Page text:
If the song is a phenomenon, journalists trying to get a cover on the phenomenon is a phenomenon in and of itself ( GQ : “ The Internet ’ s Endless Obsession with Smash Mouth ’ s ‘ All Star, ’ ” The brink : “ Smash Mouth : We ‘ fully embrace the meme ’ ” ). In a segment on NPR in 2018, Smash Mouth frontman Steve Harwell sighed as Lulu Garcia-Navarro, one of the first base journalists to report on the arabian give in Libya, brought up the ceaseless surfeit of option takes on the birdcall .
“ Do you have a favored ? ” she asked .
“ The original, ” Harwell responded .
In belated 1998, Smash Mouth turned in what they thought was their complete second album. Astro Lounge was both a more focus and more expansive album than their first, as Smash Mouth drilled into the quasi-psychedelic pop-rock of their first stumble, “ Walkin ’ on the Sun. ” Camp ’ s evolving songcraft was on wide display .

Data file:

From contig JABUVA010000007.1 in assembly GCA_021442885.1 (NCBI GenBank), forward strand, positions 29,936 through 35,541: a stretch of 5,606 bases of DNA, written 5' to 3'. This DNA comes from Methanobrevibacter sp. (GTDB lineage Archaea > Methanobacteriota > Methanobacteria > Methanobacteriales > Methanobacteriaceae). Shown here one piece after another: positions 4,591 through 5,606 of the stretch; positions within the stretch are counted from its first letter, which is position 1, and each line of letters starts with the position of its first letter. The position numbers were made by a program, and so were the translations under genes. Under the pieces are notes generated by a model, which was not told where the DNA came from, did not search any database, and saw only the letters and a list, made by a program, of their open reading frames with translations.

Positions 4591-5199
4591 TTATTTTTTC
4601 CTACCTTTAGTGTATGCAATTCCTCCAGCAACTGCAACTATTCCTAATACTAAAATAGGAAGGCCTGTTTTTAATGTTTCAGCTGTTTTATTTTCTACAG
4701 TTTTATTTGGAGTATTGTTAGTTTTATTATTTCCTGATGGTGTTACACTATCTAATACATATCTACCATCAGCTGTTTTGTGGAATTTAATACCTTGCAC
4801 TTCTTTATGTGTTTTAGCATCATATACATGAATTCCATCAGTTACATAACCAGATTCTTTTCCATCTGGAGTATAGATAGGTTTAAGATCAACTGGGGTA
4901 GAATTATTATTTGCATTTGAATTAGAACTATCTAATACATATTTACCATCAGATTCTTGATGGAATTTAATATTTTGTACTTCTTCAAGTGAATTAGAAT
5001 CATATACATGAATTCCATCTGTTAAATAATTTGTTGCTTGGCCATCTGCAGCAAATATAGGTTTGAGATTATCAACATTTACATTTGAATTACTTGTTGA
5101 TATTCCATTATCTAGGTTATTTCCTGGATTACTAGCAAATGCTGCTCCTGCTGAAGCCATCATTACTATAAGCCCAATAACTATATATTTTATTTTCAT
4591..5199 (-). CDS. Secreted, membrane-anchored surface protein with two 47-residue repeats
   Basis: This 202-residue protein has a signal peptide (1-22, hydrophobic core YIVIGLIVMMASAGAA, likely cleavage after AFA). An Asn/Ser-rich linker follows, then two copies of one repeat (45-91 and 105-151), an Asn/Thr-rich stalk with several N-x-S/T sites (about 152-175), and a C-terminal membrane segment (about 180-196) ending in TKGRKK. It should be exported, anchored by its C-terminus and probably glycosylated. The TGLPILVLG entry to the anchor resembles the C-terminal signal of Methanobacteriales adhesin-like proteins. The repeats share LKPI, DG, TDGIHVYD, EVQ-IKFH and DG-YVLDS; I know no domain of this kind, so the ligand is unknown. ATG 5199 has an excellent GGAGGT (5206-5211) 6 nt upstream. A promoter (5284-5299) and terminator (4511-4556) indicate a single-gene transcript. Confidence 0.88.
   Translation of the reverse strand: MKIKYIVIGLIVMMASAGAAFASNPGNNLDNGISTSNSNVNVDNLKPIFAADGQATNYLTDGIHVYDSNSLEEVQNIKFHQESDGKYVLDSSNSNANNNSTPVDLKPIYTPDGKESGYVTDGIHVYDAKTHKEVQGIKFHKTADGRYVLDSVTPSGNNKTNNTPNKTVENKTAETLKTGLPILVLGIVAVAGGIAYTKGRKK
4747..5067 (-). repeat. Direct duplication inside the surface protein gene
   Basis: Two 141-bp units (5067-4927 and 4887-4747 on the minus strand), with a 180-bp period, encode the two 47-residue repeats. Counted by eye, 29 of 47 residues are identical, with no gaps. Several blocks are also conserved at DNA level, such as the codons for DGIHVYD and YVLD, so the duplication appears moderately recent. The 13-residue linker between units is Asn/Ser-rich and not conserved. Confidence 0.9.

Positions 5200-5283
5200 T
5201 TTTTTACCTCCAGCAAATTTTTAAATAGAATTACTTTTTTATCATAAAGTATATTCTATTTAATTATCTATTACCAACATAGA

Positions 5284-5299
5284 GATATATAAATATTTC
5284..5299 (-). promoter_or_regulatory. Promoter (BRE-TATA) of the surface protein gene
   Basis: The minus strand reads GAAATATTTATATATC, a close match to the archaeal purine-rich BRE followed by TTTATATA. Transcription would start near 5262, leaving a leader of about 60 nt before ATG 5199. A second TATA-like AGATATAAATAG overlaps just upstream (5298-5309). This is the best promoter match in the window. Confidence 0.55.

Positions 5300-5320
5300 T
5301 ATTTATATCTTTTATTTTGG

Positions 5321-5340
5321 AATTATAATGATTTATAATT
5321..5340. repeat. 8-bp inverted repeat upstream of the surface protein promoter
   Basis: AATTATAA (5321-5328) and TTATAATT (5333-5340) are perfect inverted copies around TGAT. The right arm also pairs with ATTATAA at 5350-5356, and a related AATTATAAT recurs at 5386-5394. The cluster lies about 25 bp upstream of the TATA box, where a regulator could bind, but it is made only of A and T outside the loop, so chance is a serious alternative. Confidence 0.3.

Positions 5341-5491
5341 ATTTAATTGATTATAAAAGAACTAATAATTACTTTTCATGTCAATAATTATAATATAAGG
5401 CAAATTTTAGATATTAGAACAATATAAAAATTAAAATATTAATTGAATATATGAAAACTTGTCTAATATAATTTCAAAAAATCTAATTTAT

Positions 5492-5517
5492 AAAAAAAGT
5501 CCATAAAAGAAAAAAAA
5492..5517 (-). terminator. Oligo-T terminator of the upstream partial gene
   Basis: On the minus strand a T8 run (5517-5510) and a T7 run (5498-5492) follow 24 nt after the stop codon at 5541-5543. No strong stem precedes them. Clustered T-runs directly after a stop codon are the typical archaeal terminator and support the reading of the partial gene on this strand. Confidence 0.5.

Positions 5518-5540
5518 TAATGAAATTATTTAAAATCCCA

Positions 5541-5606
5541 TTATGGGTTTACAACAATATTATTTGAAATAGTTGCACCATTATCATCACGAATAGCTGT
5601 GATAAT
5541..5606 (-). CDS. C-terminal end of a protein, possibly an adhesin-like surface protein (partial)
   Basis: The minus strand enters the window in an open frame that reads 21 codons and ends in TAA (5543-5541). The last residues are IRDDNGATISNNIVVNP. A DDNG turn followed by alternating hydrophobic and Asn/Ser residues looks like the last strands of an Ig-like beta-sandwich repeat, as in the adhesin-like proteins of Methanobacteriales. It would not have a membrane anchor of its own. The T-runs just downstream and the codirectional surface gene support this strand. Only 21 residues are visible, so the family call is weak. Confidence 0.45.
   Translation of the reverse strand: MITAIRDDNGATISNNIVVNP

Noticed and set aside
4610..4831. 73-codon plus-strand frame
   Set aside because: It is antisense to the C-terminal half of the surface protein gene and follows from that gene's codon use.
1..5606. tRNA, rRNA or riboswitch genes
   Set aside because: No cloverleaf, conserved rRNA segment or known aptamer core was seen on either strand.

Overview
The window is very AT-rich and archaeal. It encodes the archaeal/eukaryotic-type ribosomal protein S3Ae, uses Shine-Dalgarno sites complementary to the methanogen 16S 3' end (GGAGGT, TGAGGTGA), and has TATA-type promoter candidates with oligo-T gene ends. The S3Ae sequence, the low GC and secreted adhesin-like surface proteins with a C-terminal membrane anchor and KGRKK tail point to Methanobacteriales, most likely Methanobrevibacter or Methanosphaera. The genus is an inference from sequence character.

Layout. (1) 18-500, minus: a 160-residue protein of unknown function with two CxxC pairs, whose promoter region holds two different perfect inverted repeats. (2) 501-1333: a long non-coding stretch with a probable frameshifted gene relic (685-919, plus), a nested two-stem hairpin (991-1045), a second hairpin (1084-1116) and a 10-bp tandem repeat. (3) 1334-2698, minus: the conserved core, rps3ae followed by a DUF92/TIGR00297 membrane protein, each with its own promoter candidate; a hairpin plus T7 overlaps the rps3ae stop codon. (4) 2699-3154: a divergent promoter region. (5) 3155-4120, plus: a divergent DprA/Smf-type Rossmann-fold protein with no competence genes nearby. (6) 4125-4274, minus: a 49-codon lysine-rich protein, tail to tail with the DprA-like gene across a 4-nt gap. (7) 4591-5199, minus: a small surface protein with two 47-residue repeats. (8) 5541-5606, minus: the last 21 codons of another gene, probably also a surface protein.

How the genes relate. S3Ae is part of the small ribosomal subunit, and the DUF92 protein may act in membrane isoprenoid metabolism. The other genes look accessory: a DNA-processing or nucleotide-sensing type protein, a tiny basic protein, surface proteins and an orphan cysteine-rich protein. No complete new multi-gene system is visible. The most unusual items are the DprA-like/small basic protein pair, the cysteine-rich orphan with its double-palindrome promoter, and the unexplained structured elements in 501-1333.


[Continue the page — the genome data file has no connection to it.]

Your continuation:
But delivering a criticism made cliché by many tag white house before him, Tom Whalley, then steer of A & R at Interscope Records ( he would by and by become president and CEO of Warner Bros. Records ), didn ’ thyroxine hear a hit. The band needed one, if they were to avoid being labeled a one-hit wonder : “ Walkin ’ on the Sun, ” which had topped the Billboard Modern Rock and Adult Top 40 that January, was a distant memory. He told them to go away and come bet on with a couple of tracks that had a shoot at the charts .
Whalley knew broad well it was a tall order. “ It ’ s not something that ’ s easy to do, ” he told me. “ They ’ rhenium very rarely done on demand. ”
But Camp was quick to try. not normally one to listen to the radio, he picked up the latest topic of Billboard, bought some records, and noted tempo, keys, melodies, song structures. One track in finical stood out : Barenaked Ladies ’ “ One Week, ” with its hyper-verbose verses and abrupt mood shifts, and the fact that the vocals kicked in before the music did. ( The other group brazenly vocalizing good at top of songs that year was ’ NSync. Smash Mouth would tour with them in 2002. )